U.S. Delays Digital-Tax Tariffs Amid Talks on Broader Deal

The Facebook Inc. app is displayed near Le Sacre Coeur basilica in Paris, France. (Photographer: Cyril Marcilhacy/Bloomberg)

U.S. Delays Digital-Tax Tariffs Amid Talks on Broader Deal

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The U.S. imposed -- but immediately delayed the implementation of -- tariffs in retaliation for duties that six nations placed on internet companies, allowing time for broader international negotiations on taxes.

The decision, announced Wednesday by the office of the U.S. Trade Representative, delays for up to 180 days levies that would have hit goods coming from Austria, India, Italy, Spain, Turkey, and the U.K. Global talks on a broader solution for taxation of big tech companies are being led by the Organization for Economic Cooperation and Development and the Group of 20.

Imports on products that amounted to more than $2 billion in 2019 –- from Italian footwear to Turkish carpets -- would face tariffs of 25% if the duties were to be applied, U.S. trade officials said on a call with reporters. The duties are in response to countries that are imposing taxes on technology firms that operate internationally such as Amazon.com Inc. and Facebook Inc.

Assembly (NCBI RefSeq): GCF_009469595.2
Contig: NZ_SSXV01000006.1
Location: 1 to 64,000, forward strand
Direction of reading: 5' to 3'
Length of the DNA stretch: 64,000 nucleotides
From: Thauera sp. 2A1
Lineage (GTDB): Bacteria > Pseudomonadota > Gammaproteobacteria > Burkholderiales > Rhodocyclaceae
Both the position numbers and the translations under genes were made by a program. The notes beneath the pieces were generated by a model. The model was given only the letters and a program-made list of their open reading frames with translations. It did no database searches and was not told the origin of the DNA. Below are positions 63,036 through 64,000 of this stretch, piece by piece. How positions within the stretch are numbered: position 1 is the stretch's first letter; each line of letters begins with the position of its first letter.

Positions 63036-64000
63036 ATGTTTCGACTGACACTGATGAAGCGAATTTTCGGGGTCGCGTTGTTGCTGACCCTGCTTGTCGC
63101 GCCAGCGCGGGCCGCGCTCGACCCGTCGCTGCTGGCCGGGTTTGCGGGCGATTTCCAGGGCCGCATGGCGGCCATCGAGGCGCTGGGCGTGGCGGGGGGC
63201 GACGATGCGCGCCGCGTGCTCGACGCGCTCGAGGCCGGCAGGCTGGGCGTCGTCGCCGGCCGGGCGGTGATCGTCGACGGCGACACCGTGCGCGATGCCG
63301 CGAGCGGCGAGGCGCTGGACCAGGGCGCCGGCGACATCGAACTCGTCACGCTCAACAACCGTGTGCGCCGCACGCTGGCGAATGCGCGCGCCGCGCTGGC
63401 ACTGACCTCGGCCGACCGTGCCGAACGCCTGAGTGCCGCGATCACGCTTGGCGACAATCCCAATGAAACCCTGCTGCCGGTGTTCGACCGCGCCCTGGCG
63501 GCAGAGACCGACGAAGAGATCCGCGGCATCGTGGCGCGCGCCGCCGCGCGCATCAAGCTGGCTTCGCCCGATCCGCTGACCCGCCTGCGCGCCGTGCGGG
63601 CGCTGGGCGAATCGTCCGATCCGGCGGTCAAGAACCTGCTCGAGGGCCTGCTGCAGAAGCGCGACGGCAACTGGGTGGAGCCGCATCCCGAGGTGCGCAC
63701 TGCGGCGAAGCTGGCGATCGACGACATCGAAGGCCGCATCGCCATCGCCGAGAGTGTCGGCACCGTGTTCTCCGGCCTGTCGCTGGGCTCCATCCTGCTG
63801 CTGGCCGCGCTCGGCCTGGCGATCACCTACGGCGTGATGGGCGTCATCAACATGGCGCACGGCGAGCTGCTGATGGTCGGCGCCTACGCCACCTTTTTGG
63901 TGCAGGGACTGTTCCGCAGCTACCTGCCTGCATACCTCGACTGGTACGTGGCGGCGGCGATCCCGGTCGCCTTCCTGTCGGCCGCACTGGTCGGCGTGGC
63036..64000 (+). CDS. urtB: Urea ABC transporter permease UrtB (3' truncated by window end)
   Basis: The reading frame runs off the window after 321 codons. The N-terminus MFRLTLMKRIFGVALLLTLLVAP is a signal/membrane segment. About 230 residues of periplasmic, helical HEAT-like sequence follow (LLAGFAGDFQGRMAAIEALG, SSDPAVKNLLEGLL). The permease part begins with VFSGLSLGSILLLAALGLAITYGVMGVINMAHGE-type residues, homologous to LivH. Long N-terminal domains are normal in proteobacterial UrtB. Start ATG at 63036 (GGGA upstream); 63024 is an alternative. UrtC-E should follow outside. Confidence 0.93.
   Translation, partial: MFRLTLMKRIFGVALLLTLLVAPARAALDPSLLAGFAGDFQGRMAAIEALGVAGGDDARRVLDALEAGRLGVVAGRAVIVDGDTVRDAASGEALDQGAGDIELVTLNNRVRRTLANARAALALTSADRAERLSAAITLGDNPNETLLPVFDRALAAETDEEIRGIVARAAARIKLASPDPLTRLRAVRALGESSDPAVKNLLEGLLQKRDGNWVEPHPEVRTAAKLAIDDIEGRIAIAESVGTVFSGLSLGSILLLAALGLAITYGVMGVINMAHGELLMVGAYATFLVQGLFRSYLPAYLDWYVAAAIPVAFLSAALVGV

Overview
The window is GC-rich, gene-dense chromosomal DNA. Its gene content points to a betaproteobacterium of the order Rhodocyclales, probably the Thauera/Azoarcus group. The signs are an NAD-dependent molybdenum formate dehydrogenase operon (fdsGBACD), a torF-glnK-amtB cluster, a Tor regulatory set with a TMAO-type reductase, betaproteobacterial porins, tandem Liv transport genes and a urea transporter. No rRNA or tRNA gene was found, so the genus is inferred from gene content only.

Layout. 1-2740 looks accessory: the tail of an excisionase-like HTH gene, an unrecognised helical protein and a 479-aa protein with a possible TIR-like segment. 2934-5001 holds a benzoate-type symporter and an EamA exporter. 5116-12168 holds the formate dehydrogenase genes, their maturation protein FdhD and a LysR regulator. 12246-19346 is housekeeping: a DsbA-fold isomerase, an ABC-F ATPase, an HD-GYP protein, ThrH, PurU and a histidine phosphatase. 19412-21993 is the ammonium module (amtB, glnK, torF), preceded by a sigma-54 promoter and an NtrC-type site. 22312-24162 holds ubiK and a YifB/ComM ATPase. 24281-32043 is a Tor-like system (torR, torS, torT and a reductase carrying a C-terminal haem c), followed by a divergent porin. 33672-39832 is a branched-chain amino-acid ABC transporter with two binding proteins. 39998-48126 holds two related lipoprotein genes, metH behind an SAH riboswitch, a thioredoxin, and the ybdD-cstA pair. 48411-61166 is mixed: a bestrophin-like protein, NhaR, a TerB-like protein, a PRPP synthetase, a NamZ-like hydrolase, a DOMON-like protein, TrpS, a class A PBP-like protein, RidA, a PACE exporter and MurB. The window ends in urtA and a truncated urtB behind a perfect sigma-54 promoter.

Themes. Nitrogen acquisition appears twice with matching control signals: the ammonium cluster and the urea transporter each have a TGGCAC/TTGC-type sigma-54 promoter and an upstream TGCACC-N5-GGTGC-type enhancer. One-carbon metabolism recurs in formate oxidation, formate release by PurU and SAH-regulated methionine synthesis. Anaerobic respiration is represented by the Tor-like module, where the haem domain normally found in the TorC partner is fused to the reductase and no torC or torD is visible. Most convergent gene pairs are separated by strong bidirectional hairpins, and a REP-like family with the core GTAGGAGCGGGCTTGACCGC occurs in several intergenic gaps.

U.S. Delays Digital-Tax Tariffs Amid Talks on Broader Deal

“The United States is focused on finding a multilateral solution to a range of key issues related to international taxation, including our concerns with digital services taxes,” U.S. Trade Representative Katherine Tai said in a statement. “Today’s actions provide time for those negotiations to continue to make progress while maintaining the option of imposing tariffs under Section 301 if warranted in the future,” she said, referring to the U.S. law that covers unfair trade practices by other nations.

Negotiators are targeting an October G-20 leaders summit for a final deal on taxes that resolves the issues around internet companies as well as a global minimum rate on corporations.

The USTR officials said the tariffs were suspended based on progress in the international tax negotiations, and that they expect progress to continue. The USTR sees 180 days as ample time to allow the process to advance, they said.

©2021 Bloomberg L.P.

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